When we join a NAN program, for one certification or another, we never know where it can lead. Obviously, having NAN certification as a teacher or a judge can open many doors professionally. It gives us a quality of assurance that is comparable to no other program of its kind. Whether we continue to teach or to judge in our own locality, or to find our expertise in demand around the country, the NAN certification can lead to many rewarding experiences and the opportunity to meet and work with many exciting people.
These are very satisfying goals, but NAN has other programs for advanced study, which offer even more opportunity for growth and challenge. One of these is the Honors Program. It is a two-year, in-depth study in a needleart field of the student’s own choice. Honors follows NAN Teacher Certification, but can be undertaken by a member of any other needleart organization who has comparable credentials.
Many areas of interest have been studied by past Honors candidates: Oriental, Turkish, and Judaic themes, as well as many historic periods, design elements, and special techniques. Completing the Honors Program can often lead in even more exciting and challenging directions. Several of us have found that our Honors subject has given us many invitations for lectures and programs. Three of us, so far, have found ourselves published authors.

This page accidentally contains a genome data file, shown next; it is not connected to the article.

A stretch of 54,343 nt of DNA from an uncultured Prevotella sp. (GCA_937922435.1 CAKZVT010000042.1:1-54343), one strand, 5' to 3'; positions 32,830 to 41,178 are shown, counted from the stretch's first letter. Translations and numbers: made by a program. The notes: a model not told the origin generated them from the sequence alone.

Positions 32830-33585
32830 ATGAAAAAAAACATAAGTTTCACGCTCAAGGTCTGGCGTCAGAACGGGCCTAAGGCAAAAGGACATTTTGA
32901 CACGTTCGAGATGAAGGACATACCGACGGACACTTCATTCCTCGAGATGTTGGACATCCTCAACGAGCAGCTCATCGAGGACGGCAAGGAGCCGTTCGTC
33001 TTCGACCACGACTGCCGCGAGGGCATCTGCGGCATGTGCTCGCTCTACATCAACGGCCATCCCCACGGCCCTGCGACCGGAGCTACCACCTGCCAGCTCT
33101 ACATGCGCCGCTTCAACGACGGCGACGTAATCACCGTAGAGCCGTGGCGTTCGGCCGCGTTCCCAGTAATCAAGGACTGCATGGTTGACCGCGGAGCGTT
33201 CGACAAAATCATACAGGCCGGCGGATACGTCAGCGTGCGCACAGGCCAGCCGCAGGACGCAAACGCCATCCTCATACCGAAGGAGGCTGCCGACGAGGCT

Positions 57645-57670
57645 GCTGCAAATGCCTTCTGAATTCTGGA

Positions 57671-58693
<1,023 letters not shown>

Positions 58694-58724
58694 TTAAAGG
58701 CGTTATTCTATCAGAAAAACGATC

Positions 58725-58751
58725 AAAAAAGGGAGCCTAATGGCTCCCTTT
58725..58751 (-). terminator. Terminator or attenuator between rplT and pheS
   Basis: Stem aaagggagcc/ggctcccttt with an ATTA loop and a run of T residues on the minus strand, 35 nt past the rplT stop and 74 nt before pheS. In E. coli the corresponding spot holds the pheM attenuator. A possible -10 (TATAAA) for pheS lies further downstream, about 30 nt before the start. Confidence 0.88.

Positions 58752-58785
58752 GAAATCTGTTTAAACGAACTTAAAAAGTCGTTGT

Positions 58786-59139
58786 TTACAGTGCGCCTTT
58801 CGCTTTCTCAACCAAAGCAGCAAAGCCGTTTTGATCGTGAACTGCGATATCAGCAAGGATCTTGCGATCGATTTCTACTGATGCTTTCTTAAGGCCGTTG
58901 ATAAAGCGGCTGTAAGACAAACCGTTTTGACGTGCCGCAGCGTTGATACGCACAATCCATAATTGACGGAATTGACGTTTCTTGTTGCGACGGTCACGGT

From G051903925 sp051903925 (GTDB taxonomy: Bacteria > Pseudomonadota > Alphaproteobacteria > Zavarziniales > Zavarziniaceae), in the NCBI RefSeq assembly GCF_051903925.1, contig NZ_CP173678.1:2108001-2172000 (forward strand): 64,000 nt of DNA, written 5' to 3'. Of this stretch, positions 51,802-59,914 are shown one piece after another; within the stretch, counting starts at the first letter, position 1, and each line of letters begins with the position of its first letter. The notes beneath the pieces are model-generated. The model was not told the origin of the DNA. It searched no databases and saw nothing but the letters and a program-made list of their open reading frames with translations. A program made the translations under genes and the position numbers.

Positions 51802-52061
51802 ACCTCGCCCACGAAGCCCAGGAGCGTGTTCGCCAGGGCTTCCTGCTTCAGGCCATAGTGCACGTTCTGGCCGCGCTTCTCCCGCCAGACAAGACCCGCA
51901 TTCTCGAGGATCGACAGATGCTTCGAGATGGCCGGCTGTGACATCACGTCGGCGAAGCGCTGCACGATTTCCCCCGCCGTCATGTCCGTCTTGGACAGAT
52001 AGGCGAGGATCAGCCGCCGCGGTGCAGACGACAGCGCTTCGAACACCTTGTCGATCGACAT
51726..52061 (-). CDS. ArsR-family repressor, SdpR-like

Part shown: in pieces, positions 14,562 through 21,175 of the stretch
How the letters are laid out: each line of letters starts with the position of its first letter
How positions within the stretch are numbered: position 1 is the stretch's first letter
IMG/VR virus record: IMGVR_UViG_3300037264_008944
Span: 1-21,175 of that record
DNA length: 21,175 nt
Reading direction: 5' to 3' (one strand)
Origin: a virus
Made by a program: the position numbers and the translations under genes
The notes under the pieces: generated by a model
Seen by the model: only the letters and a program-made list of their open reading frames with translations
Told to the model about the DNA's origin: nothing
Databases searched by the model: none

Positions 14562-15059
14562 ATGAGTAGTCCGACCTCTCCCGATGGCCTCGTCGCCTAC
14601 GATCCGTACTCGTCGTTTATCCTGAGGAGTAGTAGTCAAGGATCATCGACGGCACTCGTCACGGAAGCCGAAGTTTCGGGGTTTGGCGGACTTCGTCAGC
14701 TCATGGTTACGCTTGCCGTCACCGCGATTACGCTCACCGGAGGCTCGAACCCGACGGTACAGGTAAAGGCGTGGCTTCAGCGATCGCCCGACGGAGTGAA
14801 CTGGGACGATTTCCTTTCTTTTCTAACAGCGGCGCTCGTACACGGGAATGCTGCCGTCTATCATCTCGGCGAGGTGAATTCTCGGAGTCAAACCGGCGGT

Peg Laflam, Gail Sirna, and Dolores Andrew have been fortunate to have their theses of interest to publishers. Peg’s book, based on her studies and experiences while she lived in the Middle East, was on Turkoman Rugs. She researched the history of the areas, the lives of the tribes, and carefully described the elements that make up the Turkoman rug.
Gail became interested in the study of paintings that portrayed a stitcher in some setting. She traveled, researched, read, and gathered photos from museums around the world. It took a long time, (as did all of our research) to secure the photos, as well as the permissions necessary to use them for her Honors presentation. The wonderful book that has resulted has recently been published, and will be a welcome addition to our libraries.
Dolores’ book on Italian Renaissance Textiles was almost published by accident. Besides Honors, it had been the subject of her MFA thesis. A casual conversation with a fellow art teacher led to a meeting with her publisher, who was interested in a “book by a woman author”. After that meeting, twenty years ago, they have since published two other books on other needleart subjects.
These are just three examples of where NAN certification and Honors can lead. (Each of us has continued to study and gather more information on our Honors subject, because usually they become a lifetime pursuit for us.) When we enter the Honors Program, it usually is because some subject fascinates us, or because it is a new, maybe unexplored field just waiting to be researched. We give our presentation at Assembly, never knowing what other opportunities lie ahead. So try it, you never know!